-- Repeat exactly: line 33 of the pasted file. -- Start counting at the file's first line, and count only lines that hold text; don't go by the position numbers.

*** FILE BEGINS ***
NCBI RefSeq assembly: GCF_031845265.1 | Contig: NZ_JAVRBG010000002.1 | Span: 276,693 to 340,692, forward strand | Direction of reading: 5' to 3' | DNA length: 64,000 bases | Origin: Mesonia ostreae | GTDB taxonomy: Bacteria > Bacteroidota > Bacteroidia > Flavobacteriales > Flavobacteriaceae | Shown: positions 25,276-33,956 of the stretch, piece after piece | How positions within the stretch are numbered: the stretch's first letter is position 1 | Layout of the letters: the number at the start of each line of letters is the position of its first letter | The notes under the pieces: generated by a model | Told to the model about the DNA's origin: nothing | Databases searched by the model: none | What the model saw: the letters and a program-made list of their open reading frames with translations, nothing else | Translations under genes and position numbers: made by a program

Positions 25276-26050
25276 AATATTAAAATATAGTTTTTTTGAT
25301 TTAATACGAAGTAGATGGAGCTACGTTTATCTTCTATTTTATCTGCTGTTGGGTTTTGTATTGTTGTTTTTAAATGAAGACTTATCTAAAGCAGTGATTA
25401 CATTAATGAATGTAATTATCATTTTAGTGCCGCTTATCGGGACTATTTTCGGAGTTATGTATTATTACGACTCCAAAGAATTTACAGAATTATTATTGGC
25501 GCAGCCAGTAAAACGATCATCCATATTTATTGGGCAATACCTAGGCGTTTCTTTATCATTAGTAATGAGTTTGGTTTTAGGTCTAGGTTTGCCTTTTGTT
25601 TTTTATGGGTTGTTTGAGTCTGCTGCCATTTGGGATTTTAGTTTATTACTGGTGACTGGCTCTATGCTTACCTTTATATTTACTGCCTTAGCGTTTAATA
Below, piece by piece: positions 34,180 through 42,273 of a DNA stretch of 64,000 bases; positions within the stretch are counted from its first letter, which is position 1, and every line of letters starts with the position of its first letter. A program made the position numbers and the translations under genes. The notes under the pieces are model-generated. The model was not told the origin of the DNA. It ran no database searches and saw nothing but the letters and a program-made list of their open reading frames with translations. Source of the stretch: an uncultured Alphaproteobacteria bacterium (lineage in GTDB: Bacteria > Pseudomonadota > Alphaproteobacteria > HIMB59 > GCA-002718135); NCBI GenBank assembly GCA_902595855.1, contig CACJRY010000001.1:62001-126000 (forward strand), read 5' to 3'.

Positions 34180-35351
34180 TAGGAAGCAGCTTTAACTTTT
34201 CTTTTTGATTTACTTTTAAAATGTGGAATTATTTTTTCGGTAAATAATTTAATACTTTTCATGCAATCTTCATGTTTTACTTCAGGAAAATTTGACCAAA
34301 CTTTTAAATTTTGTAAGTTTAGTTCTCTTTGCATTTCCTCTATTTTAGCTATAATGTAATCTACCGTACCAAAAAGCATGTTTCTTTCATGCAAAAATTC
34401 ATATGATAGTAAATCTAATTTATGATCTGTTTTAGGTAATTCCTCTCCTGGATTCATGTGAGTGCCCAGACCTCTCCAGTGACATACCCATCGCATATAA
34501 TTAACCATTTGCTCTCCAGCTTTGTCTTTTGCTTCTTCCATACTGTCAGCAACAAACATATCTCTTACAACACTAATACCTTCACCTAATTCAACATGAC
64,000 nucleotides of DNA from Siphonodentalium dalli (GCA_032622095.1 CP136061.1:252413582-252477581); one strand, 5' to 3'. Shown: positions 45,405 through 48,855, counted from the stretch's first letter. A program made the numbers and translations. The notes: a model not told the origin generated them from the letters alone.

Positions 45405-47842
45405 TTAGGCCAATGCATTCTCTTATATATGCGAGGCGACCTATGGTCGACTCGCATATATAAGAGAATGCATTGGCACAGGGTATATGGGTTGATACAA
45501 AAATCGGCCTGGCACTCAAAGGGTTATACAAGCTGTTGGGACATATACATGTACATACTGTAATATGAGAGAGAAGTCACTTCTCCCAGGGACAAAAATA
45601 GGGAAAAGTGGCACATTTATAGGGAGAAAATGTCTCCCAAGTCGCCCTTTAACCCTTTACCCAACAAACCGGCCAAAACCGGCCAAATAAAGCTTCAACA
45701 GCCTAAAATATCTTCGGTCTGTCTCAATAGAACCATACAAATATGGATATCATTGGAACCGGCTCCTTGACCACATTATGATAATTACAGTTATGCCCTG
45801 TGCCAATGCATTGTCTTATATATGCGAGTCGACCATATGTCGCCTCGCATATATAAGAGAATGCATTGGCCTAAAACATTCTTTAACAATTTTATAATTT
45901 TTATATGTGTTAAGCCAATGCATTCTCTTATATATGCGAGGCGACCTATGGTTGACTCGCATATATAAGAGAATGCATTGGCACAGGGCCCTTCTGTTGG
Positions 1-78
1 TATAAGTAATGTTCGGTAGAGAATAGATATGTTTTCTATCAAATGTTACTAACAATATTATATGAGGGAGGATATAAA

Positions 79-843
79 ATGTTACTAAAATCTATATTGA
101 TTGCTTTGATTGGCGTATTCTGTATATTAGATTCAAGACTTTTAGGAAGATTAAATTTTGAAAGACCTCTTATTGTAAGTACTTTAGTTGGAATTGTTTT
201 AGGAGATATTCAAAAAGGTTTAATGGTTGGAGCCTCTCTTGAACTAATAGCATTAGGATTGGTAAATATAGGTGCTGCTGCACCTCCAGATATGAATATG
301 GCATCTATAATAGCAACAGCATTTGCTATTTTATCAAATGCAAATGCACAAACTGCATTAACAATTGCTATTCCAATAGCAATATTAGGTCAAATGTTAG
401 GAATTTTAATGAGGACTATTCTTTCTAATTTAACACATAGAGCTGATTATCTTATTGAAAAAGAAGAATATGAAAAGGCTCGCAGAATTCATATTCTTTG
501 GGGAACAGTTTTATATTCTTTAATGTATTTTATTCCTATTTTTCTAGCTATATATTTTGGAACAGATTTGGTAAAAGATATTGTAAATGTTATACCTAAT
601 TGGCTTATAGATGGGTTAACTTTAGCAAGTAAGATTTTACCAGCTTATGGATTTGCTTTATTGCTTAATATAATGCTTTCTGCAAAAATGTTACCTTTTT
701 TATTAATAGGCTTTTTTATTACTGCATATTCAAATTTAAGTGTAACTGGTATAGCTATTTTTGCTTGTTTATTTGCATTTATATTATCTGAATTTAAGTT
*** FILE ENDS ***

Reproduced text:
701 TATTAATAGGCTTTTTTATTACTGCATATTCAAATTTAAGTGTAACTGGTATAGCTATTTTTGCTTGTTTATTTGCATTTATATTATCTGAATTTAAGTT